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Economic Activity

Overview

Economic Activity has its origins in a course of lectures given since 1950 to first-year undergraduates at the University of Adelaide. That course was originally given by P. H. Karmel; in later years the other two co-authors inherited it. Little attention was paid to financial factors in the first-year course. A second-year course of macro┬Čeconomics (given on several occasions by R. H. Wallace) was built upon the first course, and in this the inter-relationships between the financial and production sectors of the...

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Overview

Economic Activity has its origins in a course of lectures given since 1950 to first-year undergraduates at the University of Adelaide. That course was originally given by P. H. Karmel; in later years the other two co-authors inherited it. Little attention was paid to financial factors in the first-year course. A second-year course of macro┬Čeconomics (given on several occasions by R. H. Wallace) was built upon the first course, and in this the inter-relationships between the financial and production sectors of the economy were considered in detail. The second-year course was set in the context of the particular institutional framework of the Australian economy, and students were introduced to the relevant statistical material. The book draws upon material from both courses, but the discussion of the financial sector is essentially theoretical.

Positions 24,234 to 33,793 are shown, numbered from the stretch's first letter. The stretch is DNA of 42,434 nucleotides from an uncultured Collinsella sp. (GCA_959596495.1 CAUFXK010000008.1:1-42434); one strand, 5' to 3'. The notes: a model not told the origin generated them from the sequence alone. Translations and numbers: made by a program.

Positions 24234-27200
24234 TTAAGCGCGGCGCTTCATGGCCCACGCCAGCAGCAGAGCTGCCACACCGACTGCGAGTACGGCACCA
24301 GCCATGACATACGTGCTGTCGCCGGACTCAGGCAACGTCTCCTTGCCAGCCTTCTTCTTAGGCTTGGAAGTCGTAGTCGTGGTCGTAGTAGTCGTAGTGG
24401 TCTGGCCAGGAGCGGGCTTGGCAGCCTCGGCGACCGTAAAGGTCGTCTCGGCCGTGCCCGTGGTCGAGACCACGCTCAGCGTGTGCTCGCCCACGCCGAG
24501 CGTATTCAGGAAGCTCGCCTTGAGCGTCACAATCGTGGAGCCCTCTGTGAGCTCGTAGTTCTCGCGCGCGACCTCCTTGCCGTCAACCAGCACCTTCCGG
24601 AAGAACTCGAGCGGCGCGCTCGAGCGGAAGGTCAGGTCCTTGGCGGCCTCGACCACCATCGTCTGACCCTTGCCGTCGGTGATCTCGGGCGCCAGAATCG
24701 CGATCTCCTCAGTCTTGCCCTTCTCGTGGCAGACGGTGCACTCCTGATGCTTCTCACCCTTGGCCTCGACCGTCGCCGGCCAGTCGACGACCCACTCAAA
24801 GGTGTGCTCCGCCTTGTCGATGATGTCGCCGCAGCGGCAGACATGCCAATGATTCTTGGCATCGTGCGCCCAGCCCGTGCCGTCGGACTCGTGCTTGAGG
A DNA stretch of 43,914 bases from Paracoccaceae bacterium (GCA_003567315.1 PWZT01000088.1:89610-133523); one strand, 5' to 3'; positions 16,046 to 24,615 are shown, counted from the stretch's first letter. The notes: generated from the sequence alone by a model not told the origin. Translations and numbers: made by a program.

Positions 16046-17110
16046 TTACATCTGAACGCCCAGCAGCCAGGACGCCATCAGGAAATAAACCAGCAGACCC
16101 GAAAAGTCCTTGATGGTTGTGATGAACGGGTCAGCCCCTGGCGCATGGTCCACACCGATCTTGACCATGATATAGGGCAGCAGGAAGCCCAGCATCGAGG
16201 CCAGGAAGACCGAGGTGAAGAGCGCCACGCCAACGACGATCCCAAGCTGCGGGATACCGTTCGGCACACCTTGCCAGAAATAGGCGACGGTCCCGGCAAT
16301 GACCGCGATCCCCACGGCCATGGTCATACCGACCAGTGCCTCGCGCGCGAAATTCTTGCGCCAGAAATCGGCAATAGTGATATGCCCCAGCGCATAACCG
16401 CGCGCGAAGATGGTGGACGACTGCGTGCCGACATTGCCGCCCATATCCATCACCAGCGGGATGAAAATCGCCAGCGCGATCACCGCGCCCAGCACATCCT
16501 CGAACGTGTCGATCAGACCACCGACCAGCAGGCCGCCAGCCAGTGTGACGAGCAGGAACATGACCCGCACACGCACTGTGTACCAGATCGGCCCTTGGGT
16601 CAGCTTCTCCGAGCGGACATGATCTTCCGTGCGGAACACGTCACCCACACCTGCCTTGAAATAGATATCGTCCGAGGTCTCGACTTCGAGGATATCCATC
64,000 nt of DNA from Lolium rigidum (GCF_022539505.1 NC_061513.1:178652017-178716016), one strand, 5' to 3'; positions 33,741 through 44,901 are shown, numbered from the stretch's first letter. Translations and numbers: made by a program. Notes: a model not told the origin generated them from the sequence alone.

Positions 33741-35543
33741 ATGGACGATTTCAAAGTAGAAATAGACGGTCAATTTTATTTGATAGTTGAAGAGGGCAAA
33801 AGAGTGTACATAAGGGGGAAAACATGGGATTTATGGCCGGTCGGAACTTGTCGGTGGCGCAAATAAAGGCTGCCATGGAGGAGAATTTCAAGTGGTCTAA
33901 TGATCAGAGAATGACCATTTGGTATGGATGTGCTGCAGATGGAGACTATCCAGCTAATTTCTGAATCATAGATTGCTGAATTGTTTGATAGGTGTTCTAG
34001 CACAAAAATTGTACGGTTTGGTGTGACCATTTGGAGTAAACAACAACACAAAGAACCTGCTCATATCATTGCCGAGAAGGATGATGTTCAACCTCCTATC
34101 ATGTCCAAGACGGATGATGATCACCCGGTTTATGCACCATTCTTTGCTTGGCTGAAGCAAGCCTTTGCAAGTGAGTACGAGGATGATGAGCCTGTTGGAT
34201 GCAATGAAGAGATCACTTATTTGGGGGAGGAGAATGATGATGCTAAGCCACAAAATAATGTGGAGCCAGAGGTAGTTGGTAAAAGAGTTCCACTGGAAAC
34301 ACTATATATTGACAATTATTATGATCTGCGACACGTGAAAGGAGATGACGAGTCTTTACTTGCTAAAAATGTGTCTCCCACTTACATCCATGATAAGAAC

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Product Details

  • ISBN-13: 9780521094276
  • Publisher: Cambridge University Press
  • Publication date: 3/2/1967
  • Pages: 340
  • Product dimensions: 5.51 (w) x 8.50 (h) x 0.75 (d)

Table of Contents

1. Introduction; 2. The National Accounts and the Income-Creation Process; 3. The Production-Income-Expenditure Circuit and National Accounting Identities; 4. The Determination of the Equilibrium Level of Real Income; 5. The Concept of Full Employment; 6. Money in the Economic Process; 7. The Banking System and the Quantity of Money; 8. The Consumption Function; 9. The Determinants of Investment Expenditure; 10. The Effect of Changes in Expenditure Plans: The Multiplier Concept; 11. The Government Sector and the Determination of Real Income; 12. The Open Economy; 13. The Interaction Between Planned Expenditures and Financial Factors; 14. Inflation; 15. Economic Policy.

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